Woodring v. Jackson County, Indiana, No. 4:18-cv-00243 (7th Cir. Feb. 2, 2021), opinion hosted by USCourts.gov.
Earlier this month, a divided Seventh Circuit panel held that a county courthouse’s annual nativity display did not violate the First Amendment’s Establishment Clause, rejecting the Supreme Court’s three-part test from Lemon v. Kurtzman (1971) in favor of the “historical practices” rule the Supreme Court set out in American Legion v. American Humanist Ass’n (2019).
Indiana’s Jackson County Courthouse has hosted an annual nativity holiday display on its lawn since 2003. After a 2018 complaint about the display’s religious nature, the county added secular holiday elements to the display, but did not remove the nativity creche. Rebecca Woodring, an atheist resident of Jackson County represented by the ACLU of Indiana, brought suit seeking to enjoin the display. In May 2020, the district court for the Southern District of Indiana granted an injunction, ruling that the nativity scene conveyed a religious endorsement in violation of the Establishment Clause.
On appeal, the Seventh Circuit panel reversed the district court finding and vacated the injunction. Judge Amy St. Eve, joined by Judge Diane Wood, expressly rejected the test set out in Lemon, in which the Supreme Court held that legislation providing public funding for religious schools violated the Establishment Clause. Lemon had defined a three-part test under which government actions must 1) have a secular purpose, 2) have principal effects that neither advance nor inhibit religion, and 3) not foster excessive government entanglement with religion.
More recently, in American Legion, the Supreme Court held that a publicly owned cross-shaped World War I memorial did not violate the Establishment Clause. Though this holding did not overrule Lemon, it did establish the rule that long-standing monuments should be subject to “historical practices” analysis, under which religious symbols tied to historical traditions are entitled to a presumption of constitutionality.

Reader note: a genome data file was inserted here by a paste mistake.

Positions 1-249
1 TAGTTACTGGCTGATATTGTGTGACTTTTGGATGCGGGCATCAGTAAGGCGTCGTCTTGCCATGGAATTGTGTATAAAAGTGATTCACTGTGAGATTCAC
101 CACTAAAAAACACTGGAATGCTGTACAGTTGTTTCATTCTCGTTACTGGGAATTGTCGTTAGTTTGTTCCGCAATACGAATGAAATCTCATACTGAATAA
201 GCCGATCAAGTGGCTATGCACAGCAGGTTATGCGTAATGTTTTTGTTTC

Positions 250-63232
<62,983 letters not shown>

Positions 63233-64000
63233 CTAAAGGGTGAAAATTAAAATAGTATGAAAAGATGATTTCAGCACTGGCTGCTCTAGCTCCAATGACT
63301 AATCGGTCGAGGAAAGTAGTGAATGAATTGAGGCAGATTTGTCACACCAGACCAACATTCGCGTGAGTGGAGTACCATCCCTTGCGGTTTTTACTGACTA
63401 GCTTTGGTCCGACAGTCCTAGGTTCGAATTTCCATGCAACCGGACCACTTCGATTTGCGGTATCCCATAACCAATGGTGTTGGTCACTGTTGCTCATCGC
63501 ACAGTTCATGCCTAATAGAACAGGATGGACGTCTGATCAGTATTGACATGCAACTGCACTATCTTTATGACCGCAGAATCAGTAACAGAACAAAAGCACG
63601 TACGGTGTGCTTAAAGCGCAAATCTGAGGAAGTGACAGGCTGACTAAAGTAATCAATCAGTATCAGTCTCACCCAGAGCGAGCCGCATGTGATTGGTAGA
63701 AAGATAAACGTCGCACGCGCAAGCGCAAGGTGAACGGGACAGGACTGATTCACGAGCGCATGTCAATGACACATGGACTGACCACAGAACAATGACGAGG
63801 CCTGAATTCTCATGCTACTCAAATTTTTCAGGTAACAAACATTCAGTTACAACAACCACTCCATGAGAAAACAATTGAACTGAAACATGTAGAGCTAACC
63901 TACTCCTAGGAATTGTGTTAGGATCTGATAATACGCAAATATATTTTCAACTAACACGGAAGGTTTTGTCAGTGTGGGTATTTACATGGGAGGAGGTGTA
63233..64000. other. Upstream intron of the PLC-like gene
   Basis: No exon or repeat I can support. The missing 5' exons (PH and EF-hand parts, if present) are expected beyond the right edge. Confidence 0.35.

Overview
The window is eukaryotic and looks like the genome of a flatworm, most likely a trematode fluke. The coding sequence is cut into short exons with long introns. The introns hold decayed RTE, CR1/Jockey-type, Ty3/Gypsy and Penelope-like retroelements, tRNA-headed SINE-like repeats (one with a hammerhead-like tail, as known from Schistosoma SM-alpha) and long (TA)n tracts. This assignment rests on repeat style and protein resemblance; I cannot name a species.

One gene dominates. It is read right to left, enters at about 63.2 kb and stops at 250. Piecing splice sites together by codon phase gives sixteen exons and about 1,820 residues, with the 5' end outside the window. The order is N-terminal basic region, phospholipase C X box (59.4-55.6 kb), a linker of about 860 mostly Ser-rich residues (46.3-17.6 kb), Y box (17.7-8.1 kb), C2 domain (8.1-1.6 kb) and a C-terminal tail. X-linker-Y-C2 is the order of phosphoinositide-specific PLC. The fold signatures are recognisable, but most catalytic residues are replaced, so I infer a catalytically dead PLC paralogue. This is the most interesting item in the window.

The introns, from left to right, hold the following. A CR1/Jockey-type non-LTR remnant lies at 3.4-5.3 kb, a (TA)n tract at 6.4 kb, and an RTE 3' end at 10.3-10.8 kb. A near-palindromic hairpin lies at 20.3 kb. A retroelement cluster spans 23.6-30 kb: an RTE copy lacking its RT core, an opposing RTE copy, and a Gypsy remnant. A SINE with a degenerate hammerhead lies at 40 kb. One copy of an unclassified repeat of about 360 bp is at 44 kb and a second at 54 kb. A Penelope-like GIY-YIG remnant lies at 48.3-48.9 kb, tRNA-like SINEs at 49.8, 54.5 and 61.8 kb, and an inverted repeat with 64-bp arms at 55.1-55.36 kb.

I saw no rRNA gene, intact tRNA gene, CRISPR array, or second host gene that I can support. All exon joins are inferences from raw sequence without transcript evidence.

Judge St. Eve held that American Legion, rather than Lemon, now controls in cases involving “religiously expressive monuments, symbols, and practices.” Because the County’s nativity display itself did not have deep historical roots, she concluded that it was not automatically entitled to a “presumption of constitutionality,” but nevertheless held that the display was constitutional under American Legion due to its origins in a broader “national tradition” of using similar scenes to celebrate Christmas as a public holiday.
In dissent, Judge David Hamilton criticized this broad reading of American Legion, pointing out that the Supreme Court had not overruled Lemon, nor come to a majority consensus on the proper framework to apply to religious displays in general. He concluded that “in its entirety,” the County’s nativity display unconstitutionally “sends a strong message of government endorsement of Christianity.” Due to its departure from circuit precedent, the majority’s opinion was circulated to all circuit judges for a vote on whether to rehear the case en banc, but the vast majority declined.
Becket Law, a conservative advocacy group focused on religious freedom, celebrates the decision as a win for “community holiday celebrations,” while the Freedom from Religion Foundation echoes Judge Hamilton’s dissent in criticizing the decision’s use of historical analysis to justify public sponsorship of religious symbols. The Seventh Circuit is the fourth federal circuit to date to interpret American Legion to allow public displays of religious symbols, marking a larger trend of increased leniency towards government involvement in religious practices than was previously permitted under the First Amendment.